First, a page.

and immediate recall of narratives on the WMS. In addition to the initially small sample sizes, four of the seven participants in the waitlist control drop dropped out before providing posttreatment and follow-up measures.
O’Neil-Pirozzi et al. (2010), a large nonrandomized, parallel group study, examined the effects of memory training on individuals with mild, moderate, and severe injuries. Of the 94 enrolled participants, 54 received memory intervention and 40 received no specific intervention. Memory intervention, called I-MEMS focused on memory education and teaching individuals to use internal memory strategies, particularly “semantic association (i.e., categorization and clustering); semantic elaboration/chaining and imagery were emphasized secondarily” (O’Neil-Pirozzi et al. 2010). The memory intervention included 12 group sessions, 90 minutes each, held twice each week for 6 weeks, totaling 18 hours. Primary outcome measures were memory performance on the Hopkins Verbal Learning Test–Revised and the Rivermead Behavioural Memory Test II. Additional standardized tests of memory and executive functions were included. The treatment group demonstrated significant improvement on T-tests after treatment. Over time, these improvements went beyond changes in the control group. Regressions were used to determine if performance could be predicted after treatment (or second testing of control group). Consistent with the hypothesis, treatment predicted performance on both primary outcome measures at the second testing. Participants who received memory intervention improved more than those who did not. Furthermore, mild and moderately injured participants improved beyond those severely injured, even though the severely injured participants still improved beyond severely injured participants who received no treatment. At 1 month posttreatment, no significant changes were seen in memory performance. Aside from the limitation of not being completely randomized, the pre-post study design provides some evidence that the instruction of internal memory strategies has positive treatments effects when compared to no treatment, even for individuals who are at least 1 year postinjury.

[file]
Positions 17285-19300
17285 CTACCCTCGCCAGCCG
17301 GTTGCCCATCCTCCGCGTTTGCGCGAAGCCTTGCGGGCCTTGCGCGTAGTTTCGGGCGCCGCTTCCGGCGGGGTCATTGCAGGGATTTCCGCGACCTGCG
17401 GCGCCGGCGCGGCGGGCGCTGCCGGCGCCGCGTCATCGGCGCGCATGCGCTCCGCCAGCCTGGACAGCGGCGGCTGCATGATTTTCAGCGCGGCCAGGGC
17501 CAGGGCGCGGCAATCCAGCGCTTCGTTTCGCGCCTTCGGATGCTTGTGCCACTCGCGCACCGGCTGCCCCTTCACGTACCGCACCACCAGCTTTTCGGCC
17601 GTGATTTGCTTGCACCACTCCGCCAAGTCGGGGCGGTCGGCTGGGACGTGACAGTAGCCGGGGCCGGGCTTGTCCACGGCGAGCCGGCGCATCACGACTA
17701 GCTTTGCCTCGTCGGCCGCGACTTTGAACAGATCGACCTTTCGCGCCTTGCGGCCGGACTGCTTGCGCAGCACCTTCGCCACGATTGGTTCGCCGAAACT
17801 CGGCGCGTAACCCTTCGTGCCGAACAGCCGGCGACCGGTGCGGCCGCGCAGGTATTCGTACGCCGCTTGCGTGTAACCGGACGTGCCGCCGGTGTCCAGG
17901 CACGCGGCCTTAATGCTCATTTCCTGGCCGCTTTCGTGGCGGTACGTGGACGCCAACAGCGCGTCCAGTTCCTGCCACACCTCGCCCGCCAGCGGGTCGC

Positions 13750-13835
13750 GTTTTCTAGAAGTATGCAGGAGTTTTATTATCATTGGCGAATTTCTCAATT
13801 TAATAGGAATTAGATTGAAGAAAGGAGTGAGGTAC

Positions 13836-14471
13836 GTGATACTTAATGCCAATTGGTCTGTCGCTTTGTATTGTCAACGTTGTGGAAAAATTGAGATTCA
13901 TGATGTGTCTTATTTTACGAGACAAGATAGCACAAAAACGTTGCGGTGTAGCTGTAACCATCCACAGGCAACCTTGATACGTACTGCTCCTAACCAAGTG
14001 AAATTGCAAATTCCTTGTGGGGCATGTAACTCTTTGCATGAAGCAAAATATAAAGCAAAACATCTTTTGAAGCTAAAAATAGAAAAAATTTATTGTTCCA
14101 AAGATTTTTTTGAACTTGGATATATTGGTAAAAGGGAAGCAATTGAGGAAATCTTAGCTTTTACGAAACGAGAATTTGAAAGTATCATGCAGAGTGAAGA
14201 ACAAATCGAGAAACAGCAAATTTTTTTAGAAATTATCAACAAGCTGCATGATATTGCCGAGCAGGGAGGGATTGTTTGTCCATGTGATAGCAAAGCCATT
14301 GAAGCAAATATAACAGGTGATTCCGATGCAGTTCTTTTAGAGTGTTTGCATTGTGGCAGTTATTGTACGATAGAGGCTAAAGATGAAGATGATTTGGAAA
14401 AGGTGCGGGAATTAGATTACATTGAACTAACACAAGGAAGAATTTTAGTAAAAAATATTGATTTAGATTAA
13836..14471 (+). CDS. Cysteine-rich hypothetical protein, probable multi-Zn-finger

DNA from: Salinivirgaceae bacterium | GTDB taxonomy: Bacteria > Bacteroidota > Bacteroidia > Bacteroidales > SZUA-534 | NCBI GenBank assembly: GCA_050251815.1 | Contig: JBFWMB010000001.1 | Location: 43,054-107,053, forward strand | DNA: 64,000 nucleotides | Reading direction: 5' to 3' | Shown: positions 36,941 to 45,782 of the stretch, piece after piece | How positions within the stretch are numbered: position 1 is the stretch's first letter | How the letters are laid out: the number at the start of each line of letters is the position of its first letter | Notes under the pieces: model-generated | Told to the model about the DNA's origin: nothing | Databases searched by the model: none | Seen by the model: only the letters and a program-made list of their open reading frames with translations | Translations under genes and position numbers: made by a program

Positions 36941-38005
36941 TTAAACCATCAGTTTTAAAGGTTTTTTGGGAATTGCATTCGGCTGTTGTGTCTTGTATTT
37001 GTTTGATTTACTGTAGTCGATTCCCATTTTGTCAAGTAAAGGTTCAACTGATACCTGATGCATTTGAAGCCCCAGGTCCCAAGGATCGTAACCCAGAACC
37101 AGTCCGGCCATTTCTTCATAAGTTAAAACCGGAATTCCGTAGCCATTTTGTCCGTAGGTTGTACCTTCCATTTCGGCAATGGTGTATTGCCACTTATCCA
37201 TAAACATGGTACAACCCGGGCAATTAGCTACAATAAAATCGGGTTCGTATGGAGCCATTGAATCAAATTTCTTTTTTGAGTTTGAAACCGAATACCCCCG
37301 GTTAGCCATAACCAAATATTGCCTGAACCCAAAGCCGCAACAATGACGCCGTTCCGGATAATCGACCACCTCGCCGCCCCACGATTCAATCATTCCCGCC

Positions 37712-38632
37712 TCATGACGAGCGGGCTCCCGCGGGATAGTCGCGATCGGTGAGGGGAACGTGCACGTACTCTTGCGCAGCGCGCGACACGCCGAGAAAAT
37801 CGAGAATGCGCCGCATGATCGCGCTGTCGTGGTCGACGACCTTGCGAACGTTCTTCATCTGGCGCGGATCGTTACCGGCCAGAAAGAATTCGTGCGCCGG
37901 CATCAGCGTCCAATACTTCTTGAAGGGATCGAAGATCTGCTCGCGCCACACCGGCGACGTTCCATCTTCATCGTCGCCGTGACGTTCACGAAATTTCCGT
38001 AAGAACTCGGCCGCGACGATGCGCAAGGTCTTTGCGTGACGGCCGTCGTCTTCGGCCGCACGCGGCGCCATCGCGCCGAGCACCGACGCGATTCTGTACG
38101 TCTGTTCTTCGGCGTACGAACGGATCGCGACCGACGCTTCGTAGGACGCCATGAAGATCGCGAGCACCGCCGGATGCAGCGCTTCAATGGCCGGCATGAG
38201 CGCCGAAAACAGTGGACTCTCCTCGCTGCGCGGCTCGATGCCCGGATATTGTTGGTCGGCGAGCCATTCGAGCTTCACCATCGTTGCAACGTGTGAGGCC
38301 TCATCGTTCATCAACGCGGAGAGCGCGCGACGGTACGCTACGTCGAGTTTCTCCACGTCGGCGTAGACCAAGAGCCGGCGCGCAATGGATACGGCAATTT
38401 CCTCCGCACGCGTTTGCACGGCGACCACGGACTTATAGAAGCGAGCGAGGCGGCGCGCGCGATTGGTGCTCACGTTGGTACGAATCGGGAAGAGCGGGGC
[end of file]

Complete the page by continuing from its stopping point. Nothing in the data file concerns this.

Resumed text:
Comparator Arm: Non-CRT Treatment
Ryan and Ruff (1988), a small RCT, enrolled 20 mildly to moderately injured participants who averaged 5 to 6 years postinjury. Participants were randomly assigned to the memory strategies arm or to the control arm. The memory strategies arm included training to use internal memory strategies such as associational tasks, chaining, rehearsal, visual imagery, and ritualized recall. The control group received psychosocial support and played cognitive games. Each group received 48 hours of treatment over 6 weeks. On neuropsychological measures of memory, both groups improved after treatment; however. those who were mildly injured and received strategy